Easing pain: university project to improve palliative care in Zambia

Donald Kololo, (left), chief pharmacist at Zambia’s Cancer Disease Hospital, visited UBC Okanagan last week to meet with nursing faculty and to tour the campus with Dr. Bill Nelems, a thoracic surgeon in Kelowna who has helped to establish the Zambia Health Initiative, a new research partnership between UBC Okanagan and the University of Zambia.

Donald Kololo, (left), chief pharmacist at Zambia’s Cancer Disease Hospital, visited UBC Okanagan last week to meet with nursing faculty and to tour the campus with Dr. Bill Nelems, a thoracic surgeon in Kelowna who has helped to establish the Zambia Health Initiative, a new research partnership between UBC Okanagan and the University of Zambia.

Donald Kalolo, chief pharmacist at the Cancer Disease Hospital in Lusaka, Zambia, is heading home from Kelowna with new information about easing pain and suffering for cancer patients recovering from treatment or who are dying.

Kalolo, who is working on a Master of Science degree in public health with a focus on palliative care, visited Kelowna last week as the first step in a new education and research collaboration between UBC Okanagan and the University of Zambia (UNZA) to develop a national program for palliative care in that African county.

“Our primary concern is improving the quality of patient care and this project gives us an opportunity to demonstrate what can be done by putting our heads together,” Kalolo said. “The collaboration between the universities is the best possible thing that could ever have been done. There is so much that we can accomplish through this partnership.”

While in Kelowna, Kalolo met with pharmacy contacts Laurel Kovacic and Dawn Dalen, and toured the B.C. Cancer Centre for the Southern Interior, meeting with Dr. Gillian Fyles and Michael Banwell, palliative care physicians. He paid a visit to the Kelowna Hospice community, meeting Diana Barker and her colleagues and also met with UBC Okanagan nursing professors Carole Robinson and Barb Pesut.

Touring Kelowna General Hospital surgical wards with anesthesiologist Dr. Norman Wickett, Kalolo witnessed the aggressive management techniques of pain control in post-surgical patients.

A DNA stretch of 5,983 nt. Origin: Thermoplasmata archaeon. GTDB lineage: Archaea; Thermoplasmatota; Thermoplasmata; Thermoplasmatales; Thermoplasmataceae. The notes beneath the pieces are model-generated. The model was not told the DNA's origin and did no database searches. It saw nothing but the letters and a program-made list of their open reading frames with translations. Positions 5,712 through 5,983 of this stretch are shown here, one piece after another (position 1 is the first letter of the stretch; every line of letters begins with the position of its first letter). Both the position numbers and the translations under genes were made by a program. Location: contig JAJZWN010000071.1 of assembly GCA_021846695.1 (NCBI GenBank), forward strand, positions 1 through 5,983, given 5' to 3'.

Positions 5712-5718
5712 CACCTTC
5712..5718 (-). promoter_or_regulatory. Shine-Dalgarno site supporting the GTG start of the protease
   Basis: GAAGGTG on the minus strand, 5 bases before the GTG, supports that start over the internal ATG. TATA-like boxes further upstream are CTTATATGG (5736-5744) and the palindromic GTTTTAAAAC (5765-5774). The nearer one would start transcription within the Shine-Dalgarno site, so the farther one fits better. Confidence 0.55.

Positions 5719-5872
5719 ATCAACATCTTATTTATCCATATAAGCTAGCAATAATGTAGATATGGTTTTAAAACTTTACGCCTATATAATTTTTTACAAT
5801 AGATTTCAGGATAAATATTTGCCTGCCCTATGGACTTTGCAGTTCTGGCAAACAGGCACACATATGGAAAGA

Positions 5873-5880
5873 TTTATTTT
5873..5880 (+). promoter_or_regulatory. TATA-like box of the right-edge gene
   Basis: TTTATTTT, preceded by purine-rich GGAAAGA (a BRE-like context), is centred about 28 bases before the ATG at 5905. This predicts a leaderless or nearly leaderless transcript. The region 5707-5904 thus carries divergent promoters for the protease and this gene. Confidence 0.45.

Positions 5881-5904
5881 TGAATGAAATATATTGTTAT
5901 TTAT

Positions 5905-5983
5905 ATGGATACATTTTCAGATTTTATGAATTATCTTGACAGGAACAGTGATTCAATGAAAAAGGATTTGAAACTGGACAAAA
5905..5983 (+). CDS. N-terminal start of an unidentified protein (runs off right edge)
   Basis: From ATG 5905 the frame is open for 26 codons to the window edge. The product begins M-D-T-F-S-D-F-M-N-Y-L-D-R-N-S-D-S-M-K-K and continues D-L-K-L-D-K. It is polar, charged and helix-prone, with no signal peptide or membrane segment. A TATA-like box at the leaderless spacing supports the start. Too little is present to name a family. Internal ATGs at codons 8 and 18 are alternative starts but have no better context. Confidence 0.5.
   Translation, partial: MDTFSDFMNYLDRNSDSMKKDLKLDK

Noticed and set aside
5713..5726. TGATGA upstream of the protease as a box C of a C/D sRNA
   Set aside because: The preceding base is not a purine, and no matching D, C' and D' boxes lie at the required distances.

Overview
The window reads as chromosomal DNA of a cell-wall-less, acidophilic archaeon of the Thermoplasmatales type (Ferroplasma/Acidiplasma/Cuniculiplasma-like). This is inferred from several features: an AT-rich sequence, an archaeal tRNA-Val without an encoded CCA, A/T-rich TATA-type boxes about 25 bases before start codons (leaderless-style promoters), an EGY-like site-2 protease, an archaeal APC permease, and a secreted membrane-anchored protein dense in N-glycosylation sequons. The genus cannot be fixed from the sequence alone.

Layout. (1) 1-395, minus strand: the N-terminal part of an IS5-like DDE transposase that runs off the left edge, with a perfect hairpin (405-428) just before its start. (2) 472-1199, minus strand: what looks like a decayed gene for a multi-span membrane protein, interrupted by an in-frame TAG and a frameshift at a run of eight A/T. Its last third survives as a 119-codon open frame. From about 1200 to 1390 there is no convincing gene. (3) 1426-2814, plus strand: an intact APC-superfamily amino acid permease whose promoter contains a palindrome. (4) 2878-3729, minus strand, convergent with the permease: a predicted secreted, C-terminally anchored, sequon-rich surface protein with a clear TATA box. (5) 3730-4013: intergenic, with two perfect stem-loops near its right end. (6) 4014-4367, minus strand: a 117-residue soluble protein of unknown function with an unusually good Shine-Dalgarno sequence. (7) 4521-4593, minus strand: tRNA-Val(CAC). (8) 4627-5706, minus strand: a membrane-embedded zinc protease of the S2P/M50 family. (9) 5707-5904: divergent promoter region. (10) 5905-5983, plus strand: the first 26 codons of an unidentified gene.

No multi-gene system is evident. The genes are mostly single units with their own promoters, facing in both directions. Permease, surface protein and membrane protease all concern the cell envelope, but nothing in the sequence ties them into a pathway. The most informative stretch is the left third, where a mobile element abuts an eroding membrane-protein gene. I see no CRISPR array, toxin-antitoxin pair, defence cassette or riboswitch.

Working with Kalolo is Dr. Bill Nelems, a Kelowna-based thoracic surgeon who was raised in Zambia and is one of the architects of the Zambia Health Initiative and the UBC-UNZA collaboration.

“This is the next big part of our program, and we’ve had very productive meetings here,” Nelems said. “We are optimistic that through pilot programs in Mongu and Lusaka in Zambia, we can help Donald and his colleagues develop a national palliative care program. We are already providing assistance with the academic research background, and we will support the process of getting their national program going.”

Nelems, who will lead a medical-surgical team to Zambia as part of this initiative, said managing pain and providing palliative care is wise from a medical standpoint – patients who suffer pain after surgery have a higher mortality rate -- but it’s also a matter of compassion.

“Cancer patients who receive treatment may not be curative, so you need to have pain and symptom control,” said Nelems. “When you provide compassionate care by managing a patient’s pain, they are more alert and able to deal with closure of life and spiritual issues, for example.”

Kalolo noted that very little pain-management is administered in Zambia’s hospitals, but after seeing how post-operative pain is managed here, he is convinced that the situation in Zambia can improve with better education and training for pharmacists.

“It was wonderful to see post-operative patients who are pain-free,” he said. “Currently in Zambia, we only use one narcotic and it would be nice to have more options. The key is to know when a particular pain intervention should be used – which one will let a patient go home sooner? To get to that point, we are looking at what resources and tools are needed to augment the existing pharmacy education programs in Zambia.”

The end result is helping people get better sooner, and if they are dying, to ease their pain, Kalolo said. “If you have an aggressive pain management and palliative care program, you can improve the life of the patient.”

About the UBC -- UNZA collaboration

In addition to improving palliative care in Zambia, over the next eight years UBC  and the University of Zambia will collaborate on research and training in the following clusters:

  • Improving maternity and neonatal care and preventing death in rural and remote areas.
  • Preventing HIV, tuberculosis and malaria and supporting people in remote, rural areas who are living with HIV.
  • Exploring applications of genetic science and technology in public health in rural and remote areas.
  • Establishing and sustaining lay community health workers as an appropriate and sustainable approach to improving population health and preventing death.
  • Enhancing training of health workers “in place” (via e-learning and face-to-face instruction) to build capacity to achieve positive health outcomes.
  • Using and adapting telemedicine technology to increase capacity for efficient diagnosis and treatment and achieve improved health outcomes in a resource-poor environment.

To find out more, contact Dr. Bill Nelems at 250.717.6088, (billnelems@fastmail.fm) or Dr. Gene Krupa at 250.762.9316 (currently in Zambia).

To contribute to the Zambia Health Research Initiative, visit the Okanagan campus Development website at www.ubc.ca/okanagan/invest and click on “Donate Now.” Type UBCO Zambia in the blank field to ensure your gift is designated to the Zambia Health Initiative.

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